Last Tuesday I got a call asking if I could take care of Round Table this month. After some thought I decided that since we had a few new people last month it might be helpful to go over a few basics. So we discussed the Venturing Awards program. Specifically, the Religious Life Bronze and the Gold award.
I discussed the Religious Life Bronze in a previous post, so I won't discuss that much here. I was surprised, however, that a couple of our regulars didn't know much about this award. After discussing the requirements and how they can be met, one person commented that most of the boys have already done all that. And yet, in our district there have been less than a dozen of these awards awarded since Venturing started in 1998.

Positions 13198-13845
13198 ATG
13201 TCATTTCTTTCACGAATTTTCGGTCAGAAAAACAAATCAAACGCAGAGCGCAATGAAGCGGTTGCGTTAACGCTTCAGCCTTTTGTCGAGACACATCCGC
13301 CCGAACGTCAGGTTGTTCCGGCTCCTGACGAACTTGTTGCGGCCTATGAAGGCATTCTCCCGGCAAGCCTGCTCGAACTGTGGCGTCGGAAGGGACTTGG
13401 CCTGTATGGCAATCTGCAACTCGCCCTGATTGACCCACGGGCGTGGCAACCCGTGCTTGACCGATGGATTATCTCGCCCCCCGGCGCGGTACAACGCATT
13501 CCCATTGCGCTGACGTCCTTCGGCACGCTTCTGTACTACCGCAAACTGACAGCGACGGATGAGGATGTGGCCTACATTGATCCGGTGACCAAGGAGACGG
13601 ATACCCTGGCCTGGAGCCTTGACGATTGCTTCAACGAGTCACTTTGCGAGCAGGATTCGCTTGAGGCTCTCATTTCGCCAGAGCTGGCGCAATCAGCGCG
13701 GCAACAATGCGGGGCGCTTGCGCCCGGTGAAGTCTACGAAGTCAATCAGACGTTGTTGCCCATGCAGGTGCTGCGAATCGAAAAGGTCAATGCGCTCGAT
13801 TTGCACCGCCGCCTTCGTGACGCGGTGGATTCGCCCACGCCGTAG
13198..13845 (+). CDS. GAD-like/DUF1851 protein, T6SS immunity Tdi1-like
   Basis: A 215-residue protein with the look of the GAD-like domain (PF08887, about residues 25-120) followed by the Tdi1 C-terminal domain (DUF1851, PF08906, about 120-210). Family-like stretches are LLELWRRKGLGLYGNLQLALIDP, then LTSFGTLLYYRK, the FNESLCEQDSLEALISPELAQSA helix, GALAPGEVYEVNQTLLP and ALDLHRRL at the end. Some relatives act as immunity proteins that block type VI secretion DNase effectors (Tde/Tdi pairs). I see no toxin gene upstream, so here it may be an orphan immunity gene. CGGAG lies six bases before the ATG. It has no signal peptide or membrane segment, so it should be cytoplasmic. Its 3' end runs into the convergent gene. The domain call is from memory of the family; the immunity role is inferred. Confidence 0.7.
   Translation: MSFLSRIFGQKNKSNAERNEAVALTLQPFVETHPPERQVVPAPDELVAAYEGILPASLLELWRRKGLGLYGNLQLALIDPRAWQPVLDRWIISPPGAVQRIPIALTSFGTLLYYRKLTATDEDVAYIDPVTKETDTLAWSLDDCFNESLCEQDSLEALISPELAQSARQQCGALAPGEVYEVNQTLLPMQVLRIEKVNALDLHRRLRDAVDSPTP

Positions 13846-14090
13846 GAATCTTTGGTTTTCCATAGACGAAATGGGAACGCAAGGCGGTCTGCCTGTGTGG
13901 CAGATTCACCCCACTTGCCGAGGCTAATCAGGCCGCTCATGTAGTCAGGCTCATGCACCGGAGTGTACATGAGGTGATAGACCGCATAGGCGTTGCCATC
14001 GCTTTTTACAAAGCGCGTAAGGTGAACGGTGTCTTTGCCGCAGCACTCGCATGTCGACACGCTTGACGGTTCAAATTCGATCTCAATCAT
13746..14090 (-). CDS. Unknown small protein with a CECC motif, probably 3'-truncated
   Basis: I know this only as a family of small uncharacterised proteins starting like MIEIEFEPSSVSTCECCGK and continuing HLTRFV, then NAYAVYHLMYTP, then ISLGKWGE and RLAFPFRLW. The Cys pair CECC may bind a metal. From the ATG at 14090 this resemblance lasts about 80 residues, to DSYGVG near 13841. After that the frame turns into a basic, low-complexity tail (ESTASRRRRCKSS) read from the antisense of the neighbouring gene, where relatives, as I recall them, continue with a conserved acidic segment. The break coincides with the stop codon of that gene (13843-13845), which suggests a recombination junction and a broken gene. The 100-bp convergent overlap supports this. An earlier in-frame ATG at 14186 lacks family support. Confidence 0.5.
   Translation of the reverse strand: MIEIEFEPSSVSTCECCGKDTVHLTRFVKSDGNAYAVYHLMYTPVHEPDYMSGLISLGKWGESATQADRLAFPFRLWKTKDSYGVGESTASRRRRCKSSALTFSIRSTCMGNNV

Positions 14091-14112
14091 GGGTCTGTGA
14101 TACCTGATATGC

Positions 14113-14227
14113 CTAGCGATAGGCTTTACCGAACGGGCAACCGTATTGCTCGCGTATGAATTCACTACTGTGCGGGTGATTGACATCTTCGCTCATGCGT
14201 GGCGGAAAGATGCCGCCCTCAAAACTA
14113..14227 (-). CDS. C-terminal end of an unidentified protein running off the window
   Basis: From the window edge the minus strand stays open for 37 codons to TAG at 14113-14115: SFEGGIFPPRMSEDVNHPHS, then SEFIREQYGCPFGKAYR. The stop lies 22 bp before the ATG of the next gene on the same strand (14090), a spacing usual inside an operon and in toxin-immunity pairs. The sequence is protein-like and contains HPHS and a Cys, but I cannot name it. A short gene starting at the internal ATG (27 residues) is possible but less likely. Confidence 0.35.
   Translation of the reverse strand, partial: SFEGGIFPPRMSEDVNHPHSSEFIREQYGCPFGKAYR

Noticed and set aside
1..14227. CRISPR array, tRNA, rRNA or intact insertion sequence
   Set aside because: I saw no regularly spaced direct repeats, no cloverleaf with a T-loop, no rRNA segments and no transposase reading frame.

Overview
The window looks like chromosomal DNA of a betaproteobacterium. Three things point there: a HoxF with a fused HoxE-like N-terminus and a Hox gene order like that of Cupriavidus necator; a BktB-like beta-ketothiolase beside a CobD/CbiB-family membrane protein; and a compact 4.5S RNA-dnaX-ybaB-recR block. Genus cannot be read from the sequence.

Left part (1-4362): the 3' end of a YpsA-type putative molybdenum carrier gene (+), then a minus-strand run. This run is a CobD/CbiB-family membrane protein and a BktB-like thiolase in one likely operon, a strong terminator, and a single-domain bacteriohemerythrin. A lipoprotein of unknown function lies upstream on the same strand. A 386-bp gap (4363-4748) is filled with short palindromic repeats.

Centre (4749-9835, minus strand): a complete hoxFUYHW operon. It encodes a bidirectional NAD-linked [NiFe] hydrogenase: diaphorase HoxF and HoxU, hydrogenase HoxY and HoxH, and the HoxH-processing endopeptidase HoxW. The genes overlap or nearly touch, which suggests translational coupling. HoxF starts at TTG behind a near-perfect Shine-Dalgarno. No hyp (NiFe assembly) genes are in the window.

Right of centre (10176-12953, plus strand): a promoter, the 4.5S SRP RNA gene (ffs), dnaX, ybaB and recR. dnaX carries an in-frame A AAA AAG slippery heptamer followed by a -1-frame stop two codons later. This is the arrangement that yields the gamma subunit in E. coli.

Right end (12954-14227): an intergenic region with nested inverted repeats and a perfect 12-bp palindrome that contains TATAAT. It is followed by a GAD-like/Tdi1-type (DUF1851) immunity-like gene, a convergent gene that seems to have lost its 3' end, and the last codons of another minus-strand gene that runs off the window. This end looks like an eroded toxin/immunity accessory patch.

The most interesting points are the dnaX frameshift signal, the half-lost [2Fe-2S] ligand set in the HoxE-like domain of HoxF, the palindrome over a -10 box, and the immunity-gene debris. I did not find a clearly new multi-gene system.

We also talked about the Gold award. I really like this award because it is so personal. The largest part of the requirements are a series of six personal goals. It can be tailored exactly to the needs and interests of any young man. And if they are actively working on it, they can earn it in a year. Guess how many of these awards have been earned in our district since 1998. As far as I can tell--one. And that was last week when one of my young men had his review.
We also talked about some of the awards that are available to adult leaders. Now, I know a lot of adult leaders don't want to earn awards, and that's fine. Scouting is for the boys, right? But I found that pursuing the Venturing Leader's Training award gave me a goal to shoot for, and kept me doing the kinds of things that Venturing leaders ought to do. I think my pursuit of that award made a difference for my young men, and that's the point I tried to make. I also suggested that they could be a tool for the stake leaders to get the young men presidents on board, simply by challenging them to earn it.